Each year, thousands of parents living apartor divorcing look to the courts for resolution of their disputes. Sometimes they argue overmoney or property and sometimes they quarrel about their children. But fights over custody,access, parenting time and visitation have unintended victims, the children themselveswhose emotional wellbeing can be harmed by their parents fight. In this tutorial, ElaineGordon, a superior court judge who presides over custody trials talks to you over thereality of these custody disputes and their unfortunate consequences for children. Hello, my name is Elaine Gordon and I’m ajudge who presides over custody disputes.
I’d like to talk to you a little bit todayabout divorce, custody fights, and what happens to the children whose parents have those fights.I do this in the hope that what I say will inform what you do and in terms of handlingyour case you’ll be able to do that in a way which does your children the least amountof harm. You know one of the problems that we haveamong couples who are getting divorced is they assume that everybody is fighting abouteverything and in fact if you come to court you will see the hallways filled with people,you believe that that is so. But in fact, that is not the case. Over 50% of the peoplewho are getting divorced who have kids, resolve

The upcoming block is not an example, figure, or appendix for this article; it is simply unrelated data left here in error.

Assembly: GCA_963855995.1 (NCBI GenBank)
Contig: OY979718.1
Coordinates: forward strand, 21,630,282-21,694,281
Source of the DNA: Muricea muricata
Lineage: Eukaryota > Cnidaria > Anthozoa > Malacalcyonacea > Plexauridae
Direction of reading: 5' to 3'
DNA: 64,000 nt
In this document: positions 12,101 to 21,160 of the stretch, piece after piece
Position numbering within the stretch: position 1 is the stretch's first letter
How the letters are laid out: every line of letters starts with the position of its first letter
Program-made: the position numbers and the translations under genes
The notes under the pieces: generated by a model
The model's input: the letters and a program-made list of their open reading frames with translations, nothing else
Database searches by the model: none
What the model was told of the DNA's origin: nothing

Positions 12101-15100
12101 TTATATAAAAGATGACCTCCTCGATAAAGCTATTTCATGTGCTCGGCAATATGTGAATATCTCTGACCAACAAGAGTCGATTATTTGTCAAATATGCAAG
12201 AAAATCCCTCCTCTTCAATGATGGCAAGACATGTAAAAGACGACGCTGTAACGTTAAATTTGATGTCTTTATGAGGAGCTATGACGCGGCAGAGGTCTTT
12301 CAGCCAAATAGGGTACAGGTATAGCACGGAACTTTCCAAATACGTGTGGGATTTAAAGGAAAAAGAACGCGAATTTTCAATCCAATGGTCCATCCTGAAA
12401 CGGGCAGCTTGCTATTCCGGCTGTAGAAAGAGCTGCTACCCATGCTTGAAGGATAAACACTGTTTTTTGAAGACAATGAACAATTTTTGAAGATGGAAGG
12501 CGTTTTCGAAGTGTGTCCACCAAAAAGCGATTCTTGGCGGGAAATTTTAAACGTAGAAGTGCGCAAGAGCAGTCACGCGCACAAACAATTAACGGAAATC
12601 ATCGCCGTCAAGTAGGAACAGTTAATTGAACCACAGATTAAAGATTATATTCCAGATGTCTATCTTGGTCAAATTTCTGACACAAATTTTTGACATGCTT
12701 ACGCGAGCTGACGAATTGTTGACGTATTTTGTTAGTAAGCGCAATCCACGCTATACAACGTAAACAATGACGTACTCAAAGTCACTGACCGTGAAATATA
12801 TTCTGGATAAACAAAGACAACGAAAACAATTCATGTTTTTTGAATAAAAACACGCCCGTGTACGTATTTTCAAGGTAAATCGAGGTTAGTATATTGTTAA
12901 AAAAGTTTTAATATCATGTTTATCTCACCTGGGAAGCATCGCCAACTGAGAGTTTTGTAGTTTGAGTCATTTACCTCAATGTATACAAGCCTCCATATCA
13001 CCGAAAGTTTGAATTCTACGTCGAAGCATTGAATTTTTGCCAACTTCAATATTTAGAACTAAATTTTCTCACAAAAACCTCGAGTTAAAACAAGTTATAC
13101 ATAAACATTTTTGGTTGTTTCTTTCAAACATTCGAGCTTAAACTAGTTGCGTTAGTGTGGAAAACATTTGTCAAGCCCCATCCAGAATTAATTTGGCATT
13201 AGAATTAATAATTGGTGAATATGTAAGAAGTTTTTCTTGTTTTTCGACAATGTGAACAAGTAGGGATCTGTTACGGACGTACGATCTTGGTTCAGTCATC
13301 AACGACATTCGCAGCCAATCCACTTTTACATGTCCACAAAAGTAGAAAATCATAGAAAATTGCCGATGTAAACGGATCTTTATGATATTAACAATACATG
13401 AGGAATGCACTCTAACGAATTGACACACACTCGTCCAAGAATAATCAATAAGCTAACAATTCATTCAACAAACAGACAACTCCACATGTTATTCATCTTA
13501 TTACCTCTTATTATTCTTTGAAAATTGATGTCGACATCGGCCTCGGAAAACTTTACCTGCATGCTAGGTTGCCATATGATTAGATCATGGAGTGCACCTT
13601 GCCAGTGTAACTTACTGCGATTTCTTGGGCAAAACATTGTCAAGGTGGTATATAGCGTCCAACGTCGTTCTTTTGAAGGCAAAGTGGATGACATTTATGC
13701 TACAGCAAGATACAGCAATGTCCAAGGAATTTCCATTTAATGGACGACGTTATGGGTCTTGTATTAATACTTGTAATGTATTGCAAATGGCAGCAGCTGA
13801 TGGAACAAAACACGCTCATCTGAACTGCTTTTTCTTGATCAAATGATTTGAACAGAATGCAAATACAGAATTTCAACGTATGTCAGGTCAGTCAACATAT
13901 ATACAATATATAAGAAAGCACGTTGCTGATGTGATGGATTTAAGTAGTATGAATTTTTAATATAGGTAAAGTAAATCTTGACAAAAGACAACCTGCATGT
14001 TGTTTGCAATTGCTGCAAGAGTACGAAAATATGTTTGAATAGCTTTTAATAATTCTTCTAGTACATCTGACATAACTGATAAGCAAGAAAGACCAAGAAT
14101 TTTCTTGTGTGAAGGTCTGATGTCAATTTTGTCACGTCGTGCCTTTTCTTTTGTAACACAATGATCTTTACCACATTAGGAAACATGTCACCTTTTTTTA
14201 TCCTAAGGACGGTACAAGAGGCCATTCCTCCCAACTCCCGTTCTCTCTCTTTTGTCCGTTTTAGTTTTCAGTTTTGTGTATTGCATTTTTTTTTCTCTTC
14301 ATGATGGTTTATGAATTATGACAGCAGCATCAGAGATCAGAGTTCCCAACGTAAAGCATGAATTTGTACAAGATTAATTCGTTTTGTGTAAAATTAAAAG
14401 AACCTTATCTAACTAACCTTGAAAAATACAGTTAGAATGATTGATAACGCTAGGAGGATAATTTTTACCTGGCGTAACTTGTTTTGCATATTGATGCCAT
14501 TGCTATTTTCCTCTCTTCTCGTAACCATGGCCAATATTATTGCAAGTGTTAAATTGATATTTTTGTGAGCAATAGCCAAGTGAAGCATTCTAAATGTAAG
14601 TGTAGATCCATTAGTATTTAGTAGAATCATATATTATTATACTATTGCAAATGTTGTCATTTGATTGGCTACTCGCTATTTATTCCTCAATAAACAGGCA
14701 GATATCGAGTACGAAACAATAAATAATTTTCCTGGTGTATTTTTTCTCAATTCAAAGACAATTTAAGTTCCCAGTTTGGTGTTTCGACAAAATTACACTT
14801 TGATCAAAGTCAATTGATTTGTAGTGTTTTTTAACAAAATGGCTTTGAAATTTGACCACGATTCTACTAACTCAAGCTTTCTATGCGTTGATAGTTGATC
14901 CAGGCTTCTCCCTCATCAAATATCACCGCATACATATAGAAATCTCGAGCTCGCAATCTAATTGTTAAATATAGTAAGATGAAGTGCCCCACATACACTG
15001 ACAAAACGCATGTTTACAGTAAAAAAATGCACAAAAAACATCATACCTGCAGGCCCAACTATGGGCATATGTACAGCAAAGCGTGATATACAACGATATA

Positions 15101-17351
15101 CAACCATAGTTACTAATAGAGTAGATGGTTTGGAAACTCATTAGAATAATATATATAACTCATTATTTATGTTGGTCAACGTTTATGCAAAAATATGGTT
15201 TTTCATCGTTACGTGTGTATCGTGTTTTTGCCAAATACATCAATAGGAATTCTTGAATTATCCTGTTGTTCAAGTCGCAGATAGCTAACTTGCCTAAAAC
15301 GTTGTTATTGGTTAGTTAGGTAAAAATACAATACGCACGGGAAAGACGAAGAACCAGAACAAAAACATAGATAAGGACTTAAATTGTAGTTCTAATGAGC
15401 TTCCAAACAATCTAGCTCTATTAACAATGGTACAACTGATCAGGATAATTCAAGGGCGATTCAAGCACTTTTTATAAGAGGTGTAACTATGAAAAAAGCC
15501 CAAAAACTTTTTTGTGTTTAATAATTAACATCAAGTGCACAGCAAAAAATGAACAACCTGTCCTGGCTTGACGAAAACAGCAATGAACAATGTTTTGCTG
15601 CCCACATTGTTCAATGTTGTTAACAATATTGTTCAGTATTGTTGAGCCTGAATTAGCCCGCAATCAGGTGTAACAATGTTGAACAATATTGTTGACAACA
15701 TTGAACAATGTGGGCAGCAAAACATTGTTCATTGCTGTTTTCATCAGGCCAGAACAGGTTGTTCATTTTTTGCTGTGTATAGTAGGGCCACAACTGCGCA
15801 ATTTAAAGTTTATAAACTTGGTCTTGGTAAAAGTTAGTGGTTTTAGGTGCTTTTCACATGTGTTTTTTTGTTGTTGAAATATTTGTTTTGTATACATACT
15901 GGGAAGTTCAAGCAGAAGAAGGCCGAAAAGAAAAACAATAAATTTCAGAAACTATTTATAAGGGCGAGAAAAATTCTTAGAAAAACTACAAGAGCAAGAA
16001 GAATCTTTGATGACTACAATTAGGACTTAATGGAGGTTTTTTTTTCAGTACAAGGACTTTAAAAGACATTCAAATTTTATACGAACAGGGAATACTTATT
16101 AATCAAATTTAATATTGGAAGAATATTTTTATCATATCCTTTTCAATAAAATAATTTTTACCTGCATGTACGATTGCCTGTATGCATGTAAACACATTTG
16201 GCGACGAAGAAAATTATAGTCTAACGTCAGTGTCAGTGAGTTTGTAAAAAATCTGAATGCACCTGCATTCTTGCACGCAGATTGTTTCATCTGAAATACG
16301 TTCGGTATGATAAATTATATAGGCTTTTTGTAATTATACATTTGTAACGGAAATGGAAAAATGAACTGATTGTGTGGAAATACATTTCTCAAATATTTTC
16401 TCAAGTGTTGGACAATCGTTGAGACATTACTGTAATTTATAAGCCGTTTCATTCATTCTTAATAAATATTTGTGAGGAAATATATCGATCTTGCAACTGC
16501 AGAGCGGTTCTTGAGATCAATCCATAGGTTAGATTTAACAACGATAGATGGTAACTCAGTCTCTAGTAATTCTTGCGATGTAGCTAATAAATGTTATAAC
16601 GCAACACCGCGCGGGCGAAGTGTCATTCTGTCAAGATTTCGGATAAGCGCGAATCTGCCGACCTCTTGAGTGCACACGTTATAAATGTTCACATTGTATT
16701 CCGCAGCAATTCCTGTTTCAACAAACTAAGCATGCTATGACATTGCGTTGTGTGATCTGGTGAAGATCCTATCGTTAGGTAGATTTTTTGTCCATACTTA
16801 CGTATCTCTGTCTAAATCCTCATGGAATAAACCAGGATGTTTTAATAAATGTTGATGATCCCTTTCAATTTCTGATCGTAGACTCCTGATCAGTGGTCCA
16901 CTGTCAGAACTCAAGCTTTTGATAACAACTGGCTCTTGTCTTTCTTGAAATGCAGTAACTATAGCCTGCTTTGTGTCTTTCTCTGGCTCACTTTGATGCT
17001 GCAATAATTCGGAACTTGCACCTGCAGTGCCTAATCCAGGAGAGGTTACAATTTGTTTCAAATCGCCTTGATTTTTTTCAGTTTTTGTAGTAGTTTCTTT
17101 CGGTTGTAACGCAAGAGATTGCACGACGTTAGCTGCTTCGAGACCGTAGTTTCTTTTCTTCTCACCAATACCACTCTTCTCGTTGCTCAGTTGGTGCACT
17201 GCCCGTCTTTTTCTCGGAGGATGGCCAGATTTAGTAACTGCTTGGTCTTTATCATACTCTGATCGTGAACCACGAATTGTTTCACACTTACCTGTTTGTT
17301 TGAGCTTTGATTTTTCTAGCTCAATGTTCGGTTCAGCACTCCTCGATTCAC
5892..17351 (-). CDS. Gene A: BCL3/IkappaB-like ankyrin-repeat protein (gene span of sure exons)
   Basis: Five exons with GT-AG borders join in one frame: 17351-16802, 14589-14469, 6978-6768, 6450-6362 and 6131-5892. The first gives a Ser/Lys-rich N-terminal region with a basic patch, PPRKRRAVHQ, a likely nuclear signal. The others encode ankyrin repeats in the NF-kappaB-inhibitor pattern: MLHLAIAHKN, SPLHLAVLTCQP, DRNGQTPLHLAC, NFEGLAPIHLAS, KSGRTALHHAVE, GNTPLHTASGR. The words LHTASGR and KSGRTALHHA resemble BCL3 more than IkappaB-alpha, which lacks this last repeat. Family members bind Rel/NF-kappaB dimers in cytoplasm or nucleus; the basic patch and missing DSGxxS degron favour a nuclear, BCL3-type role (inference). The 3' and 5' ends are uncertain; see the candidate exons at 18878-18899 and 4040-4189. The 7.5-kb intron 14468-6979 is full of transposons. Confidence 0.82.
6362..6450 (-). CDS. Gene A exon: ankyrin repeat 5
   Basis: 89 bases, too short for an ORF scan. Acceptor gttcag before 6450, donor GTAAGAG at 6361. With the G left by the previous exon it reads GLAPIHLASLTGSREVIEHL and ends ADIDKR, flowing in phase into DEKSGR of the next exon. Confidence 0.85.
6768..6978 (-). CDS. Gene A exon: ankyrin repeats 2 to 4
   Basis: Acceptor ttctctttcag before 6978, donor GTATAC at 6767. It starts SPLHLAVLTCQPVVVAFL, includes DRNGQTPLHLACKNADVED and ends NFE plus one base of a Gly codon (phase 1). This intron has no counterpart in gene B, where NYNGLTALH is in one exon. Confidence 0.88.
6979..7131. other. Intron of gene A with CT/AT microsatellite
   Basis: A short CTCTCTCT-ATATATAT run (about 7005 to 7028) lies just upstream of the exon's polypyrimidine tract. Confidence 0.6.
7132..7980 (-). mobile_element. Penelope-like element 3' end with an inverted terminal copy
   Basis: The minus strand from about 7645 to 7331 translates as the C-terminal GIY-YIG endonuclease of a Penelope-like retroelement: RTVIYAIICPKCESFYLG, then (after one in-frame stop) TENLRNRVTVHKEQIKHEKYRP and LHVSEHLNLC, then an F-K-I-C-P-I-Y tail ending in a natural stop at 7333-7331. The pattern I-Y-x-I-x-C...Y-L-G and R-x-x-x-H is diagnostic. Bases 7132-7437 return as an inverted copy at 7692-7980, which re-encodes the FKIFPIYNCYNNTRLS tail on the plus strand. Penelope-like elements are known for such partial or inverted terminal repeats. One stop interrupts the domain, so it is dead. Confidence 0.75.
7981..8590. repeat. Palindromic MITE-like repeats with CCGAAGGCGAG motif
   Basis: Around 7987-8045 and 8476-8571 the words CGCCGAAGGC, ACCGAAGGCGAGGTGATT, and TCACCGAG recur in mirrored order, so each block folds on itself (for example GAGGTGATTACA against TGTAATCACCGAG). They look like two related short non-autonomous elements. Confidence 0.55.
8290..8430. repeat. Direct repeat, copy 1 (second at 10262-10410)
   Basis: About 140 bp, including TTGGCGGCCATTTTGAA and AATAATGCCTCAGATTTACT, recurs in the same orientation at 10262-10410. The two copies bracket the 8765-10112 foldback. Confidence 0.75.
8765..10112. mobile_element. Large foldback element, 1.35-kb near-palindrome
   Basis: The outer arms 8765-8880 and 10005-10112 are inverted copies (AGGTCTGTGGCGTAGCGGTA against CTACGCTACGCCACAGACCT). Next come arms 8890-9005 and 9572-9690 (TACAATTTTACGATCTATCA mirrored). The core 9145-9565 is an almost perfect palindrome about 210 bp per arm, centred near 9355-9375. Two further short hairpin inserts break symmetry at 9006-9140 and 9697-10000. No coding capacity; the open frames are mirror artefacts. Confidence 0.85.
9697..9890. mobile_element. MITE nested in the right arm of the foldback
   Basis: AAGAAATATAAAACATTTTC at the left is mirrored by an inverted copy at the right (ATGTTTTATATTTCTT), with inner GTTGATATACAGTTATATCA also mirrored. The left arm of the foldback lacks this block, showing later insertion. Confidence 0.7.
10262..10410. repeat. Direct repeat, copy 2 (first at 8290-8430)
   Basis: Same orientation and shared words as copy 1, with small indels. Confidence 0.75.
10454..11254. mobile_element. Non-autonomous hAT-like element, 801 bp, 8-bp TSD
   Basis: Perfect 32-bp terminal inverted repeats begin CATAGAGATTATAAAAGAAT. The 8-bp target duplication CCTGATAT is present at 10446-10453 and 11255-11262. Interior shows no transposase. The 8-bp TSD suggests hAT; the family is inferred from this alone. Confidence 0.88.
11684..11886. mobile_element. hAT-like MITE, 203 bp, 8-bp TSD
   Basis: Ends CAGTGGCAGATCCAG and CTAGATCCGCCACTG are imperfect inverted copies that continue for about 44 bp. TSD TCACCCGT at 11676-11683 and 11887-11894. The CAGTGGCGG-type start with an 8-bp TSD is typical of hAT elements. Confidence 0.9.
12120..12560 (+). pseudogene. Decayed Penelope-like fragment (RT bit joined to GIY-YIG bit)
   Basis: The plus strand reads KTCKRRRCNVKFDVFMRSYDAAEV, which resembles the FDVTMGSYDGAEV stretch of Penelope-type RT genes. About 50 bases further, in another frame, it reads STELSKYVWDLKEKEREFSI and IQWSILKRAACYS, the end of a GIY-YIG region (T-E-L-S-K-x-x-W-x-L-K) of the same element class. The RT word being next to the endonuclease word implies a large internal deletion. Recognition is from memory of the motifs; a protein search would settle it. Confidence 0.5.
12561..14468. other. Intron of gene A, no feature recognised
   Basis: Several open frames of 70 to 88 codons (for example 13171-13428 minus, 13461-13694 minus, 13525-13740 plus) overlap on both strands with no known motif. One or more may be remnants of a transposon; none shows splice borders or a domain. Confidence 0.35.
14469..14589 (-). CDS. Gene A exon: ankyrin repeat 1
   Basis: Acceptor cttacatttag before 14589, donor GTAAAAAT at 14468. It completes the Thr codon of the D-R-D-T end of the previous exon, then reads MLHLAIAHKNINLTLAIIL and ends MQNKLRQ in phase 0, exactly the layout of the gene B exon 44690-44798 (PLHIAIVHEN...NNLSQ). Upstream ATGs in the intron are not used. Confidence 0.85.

their disputes before they ever step footin their lawyers’ offices. They recognize the custody dispute for what it really is,a personal family matter that parents need to resolve for themselves. Another 2030% of the people will, with alittle bit of help from their lawyers or maybe the family relations office, will also beable to resolve their cases. Another 1020% of people will go on to mediation either throughour family relations office or through private mediators and they’ll be able to settle theircases. So who does that leave? It leaves only about 10% of the couples who are separatingor divorcing who have kids, who go on with